ISLAMABAD: An international arbitration into a $573 million claim against Pakistan has begun in London under the International Centre for Settlement of Investment Disputes (ICSID).

The claim has been filed in the ICSID by a UK-based shareholder of Progas Pakistan Limited, a company now acquired by the Sui Southern Gas Company (SSGC), against Pakistan for alleged expropriation of its LPG infrastructure in Karachi.

Pakistan believes that the case is frivolous, based on hearsay and legally very weak and has decided to vigorously contest it. The government had two years ago appointed Allen & Ivery LLP, a UK-based law firm, and Supreme Court’s lawyer Mian Gul Hassan Aurangzeb to defend the case before the ICSID tribunal under arbitration rules of the United Nations Commission on International Trade Law.

The petroleum ministry has sent a three-member team to assist the legal team for about three weeks. The team comprises additional petroleum secretary Naeem Malik, Mari Gas official Hassan Mahmood and lawyer Bismillah Rai.

Mr Malik was suspended by the prime minister last month after an inquiry committee found him responsible for the recent petrol crisis.

The government has contended that the claim was frivolous to the extent of building a case on general statement of ministers instead of legal documents and agreements. In one case, foreign shareholders of Progas, led by Ali Allawi of the UK, quoted a Nov 1996 statement of Azam Khan Hoti as federal minister, although he became minister about five months later.

Islamabad believes the case is frivolous and has decided to vigorously contest it

The government has informed the tribunal that Mr Allawi claimed to have suffered as an alleged investor in Progas whose LPG import and trading business had failed, but there was no evidence that he was an investor in Pakistan.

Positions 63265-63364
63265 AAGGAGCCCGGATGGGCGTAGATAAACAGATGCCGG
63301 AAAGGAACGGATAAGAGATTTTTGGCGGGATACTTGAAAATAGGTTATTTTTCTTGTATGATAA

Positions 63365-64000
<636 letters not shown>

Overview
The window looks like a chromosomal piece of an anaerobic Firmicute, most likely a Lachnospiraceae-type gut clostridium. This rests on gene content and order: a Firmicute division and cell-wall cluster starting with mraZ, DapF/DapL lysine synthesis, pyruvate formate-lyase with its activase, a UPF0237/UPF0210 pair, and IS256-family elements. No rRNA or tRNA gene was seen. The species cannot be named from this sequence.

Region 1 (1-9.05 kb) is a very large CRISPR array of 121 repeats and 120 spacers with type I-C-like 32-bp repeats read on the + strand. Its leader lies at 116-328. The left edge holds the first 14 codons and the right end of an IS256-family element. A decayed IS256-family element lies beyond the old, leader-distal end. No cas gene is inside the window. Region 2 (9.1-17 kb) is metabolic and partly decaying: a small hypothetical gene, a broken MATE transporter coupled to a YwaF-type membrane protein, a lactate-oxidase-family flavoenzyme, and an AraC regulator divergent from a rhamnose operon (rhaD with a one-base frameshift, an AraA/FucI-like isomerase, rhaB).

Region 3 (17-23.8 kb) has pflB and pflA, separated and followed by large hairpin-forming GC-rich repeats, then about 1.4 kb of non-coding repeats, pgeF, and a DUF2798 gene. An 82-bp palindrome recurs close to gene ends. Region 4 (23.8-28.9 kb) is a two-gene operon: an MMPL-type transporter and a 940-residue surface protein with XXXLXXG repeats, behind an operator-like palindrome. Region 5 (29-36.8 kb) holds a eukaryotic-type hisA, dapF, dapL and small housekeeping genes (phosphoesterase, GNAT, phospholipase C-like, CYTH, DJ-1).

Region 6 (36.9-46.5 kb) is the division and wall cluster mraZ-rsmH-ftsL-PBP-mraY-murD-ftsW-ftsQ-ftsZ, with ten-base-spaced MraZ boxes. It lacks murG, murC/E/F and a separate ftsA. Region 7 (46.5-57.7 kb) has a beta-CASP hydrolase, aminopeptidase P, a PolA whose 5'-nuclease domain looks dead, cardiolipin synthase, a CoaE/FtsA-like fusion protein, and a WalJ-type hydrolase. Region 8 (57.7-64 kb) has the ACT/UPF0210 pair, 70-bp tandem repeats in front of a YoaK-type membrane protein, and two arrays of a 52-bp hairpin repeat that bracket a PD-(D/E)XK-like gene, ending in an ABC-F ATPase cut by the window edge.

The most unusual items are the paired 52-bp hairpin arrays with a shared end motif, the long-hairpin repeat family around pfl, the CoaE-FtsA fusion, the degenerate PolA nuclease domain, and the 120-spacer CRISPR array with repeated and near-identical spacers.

It said the Progas business had failed because of its fundamentally flawed model and the government had no role whatsoever in this failure because LPG business was a totally deregulated sector.

Since the claimant has raised legal dispute under an agreement between the governments of UK and Pakistan on promotion and protection of investments and was not an investor in Pakistan, the tribunal lacked the jurisdiction to hear the claim.

The government argued that the case was an attempt to make Pakistani taxpayers to underwrite and pay for the misguided and short-sighted business aspirations of a private venture. It said the claim had failed to even mention how much investment Mr Allawi had made in Pakistan despite seeking compensation for losses suffered here.

The claimant has also failed to establish that he has even become an indirect shareholder and how the company made transactions that caused losses to the overall venture. Moreover, the statements attributed to former petroleum and natural resources minister Usman Aminuddin and former prime minister and finance minister Shaukat Aziz for making commitment to investors had also been denied by them.

The government contended that general statements made by political leaders or ministers could not become the basis of legal business transactions that are based on binding contracts, agreements and other legal matters.

Moreover, it said, since a majority of shareholders of Progas had reached an amicable business deal with a public sector company (SSGC) for transfer of its terminal infrastructure, the protection of the treaty did not extend indirect investments as allegedly made by the claimant.

“The government has been paying fees to lawyers and other expenses for the arbitration for almost two years out of a training fund, but formal arbitration proceedings have started now,” an official said.

He added that the use of training fund to fight a case of a commercial entity, although with majority shareholding of the government, would raise audit objection because of its irregular use.

The fund, under rules, is reserved for training, research and acquisition of expertise for professionals of DGPC which deals with exploration and development of oil and gas in the country. The rules have been relaxed to empower the petroleum secretary to use the fund for training of other officials of the oil and gas sector.

A senior official, however, said the petroleum secretary, as principal accounting officer, had approved and authorised the payment of charges for litigation and international arbitration from the training fund.

Documents suggest that until May last year the petroleum secretary had approved a payment of 3.4 million pounds sterling to Allen & Ivery, followed by $1.62m to BRG of the UK and the court of arbitration as legal fee.

Another Rs7.8m was paid to advocate Mian Gul Hassan.

Sources said the litigation expenses should have been borne by the SSGC as it had acquired LPG firm Progas. The SSGC board had resolved to shoulder the cost, but a retired legal director persuaded the government to take things under its control.

Published in Dawn February 26th , 2015

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